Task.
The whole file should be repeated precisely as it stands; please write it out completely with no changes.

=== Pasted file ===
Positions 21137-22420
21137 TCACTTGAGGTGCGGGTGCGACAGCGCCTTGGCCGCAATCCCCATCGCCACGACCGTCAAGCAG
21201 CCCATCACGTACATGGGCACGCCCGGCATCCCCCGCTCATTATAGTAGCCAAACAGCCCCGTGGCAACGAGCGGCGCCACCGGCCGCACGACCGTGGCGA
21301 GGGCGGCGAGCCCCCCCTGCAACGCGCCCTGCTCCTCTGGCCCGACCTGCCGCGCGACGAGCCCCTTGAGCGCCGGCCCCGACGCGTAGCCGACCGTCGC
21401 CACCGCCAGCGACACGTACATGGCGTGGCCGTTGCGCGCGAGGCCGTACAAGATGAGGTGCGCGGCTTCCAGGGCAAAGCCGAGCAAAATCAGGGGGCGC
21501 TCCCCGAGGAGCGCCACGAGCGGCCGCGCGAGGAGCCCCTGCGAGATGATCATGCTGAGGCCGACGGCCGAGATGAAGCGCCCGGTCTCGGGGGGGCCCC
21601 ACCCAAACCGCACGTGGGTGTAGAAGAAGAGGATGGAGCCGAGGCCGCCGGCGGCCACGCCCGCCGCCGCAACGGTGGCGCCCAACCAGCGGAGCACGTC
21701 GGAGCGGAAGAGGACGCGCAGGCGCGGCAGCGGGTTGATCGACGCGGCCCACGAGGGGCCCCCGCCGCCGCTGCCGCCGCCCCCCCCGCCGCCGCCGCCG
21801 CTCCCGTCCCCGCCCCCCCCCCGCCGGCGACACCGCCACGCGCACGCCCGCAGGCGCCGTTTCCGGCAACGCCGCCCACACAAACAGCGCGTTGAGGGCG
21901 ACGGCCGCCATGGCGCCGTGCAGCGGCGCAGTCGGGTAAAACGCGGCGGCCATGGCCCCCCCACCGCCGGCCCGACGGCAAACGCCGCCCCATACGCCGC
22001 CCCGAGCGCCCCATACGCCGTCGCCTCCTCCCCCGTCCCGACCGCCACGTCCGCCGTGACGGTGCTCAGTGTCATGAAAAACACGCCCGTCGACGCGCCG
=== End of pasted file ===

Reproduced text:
Positions 21137-22420
21137 TCACTTGAGGTGCGGGTGCGACAGCGCCTTGGCCGCAATCCCCATCGCCACGACCGTCAAGCAG
21201 CCCATCACGTACATGGGCACGCCCGGCATCCCCCGCTCATTATAGTAGCCAAACAGCCCCGTGGCAACGAGCGGCGCCACCGGCCGCACGACCGTGGCGA
21301 GGGCGGCGAGCCCCCCCTGCAACGCGCCCTGCTCCTCTGGCCCGACCTGCCGCGCGACGAGCCCCTTGAGCGCCGGCCCCGACGCGTAGCCGACCGTCGC
21401 CACCGCCAGCGACACGTACATGGCGTGGCCGTTGCGCGCGAGGCCGTACAAGATGAGGTGCGCGGCTTCCAGGGCAAAGCCGAGCAAAATCAGGGGGCGC
21501 TCCCCGAGGAGCGCCACGAGCGGCCGCGCGAGGAGCCCCTGCGAGATGATCATGCTGAGGCCGACGGCCGAGATGAAGCGCCCGGTCTCGGGGGGGCCCC
21601 ACCCAAACCGCACGTGGGTGTAGAAGAAGAGGATGGAGCCGAGGCCGCCGGCGGCCACGCCCGCCGCCGCAACGGTGGCGCCCAACCAGCGGAGCACGTC
21701 GGAGCGGAAGAGGACGCGCAGGCGCGGCAGCGGGTTGATCGACGCGGCCCACGAGGGGCCCCCGCCGCCGCTGCCGCCGCCCCCCCCGCCGCCGCCGCCG
21801 CTCCCGTCCCCGCCCCCCCCCCGCCGGCGACACCGCCACGCGCACGCCCGCAGGCGCCGTTTCCGGCAACGCCGCCCACACAAACAGCGCGTTGAGGGCG
21901 ACGGCCGCCATGGCGCCGTGCAGCGGCGCAGTCGGGTAAAACGCGGCGGCCATGGCCCCCCCACCGCCGGCCCGACGGCAAACGCCGCCCCATACGCCGC
22001 CCCGAGCGCCCCATACGCCGTCGCCTCCTCCCCCGTCCCGACCGCCACGTCCGCCGTGACGGTGCTCAGTGTCATGAAAAACACGCCCGTCGACGCGCCG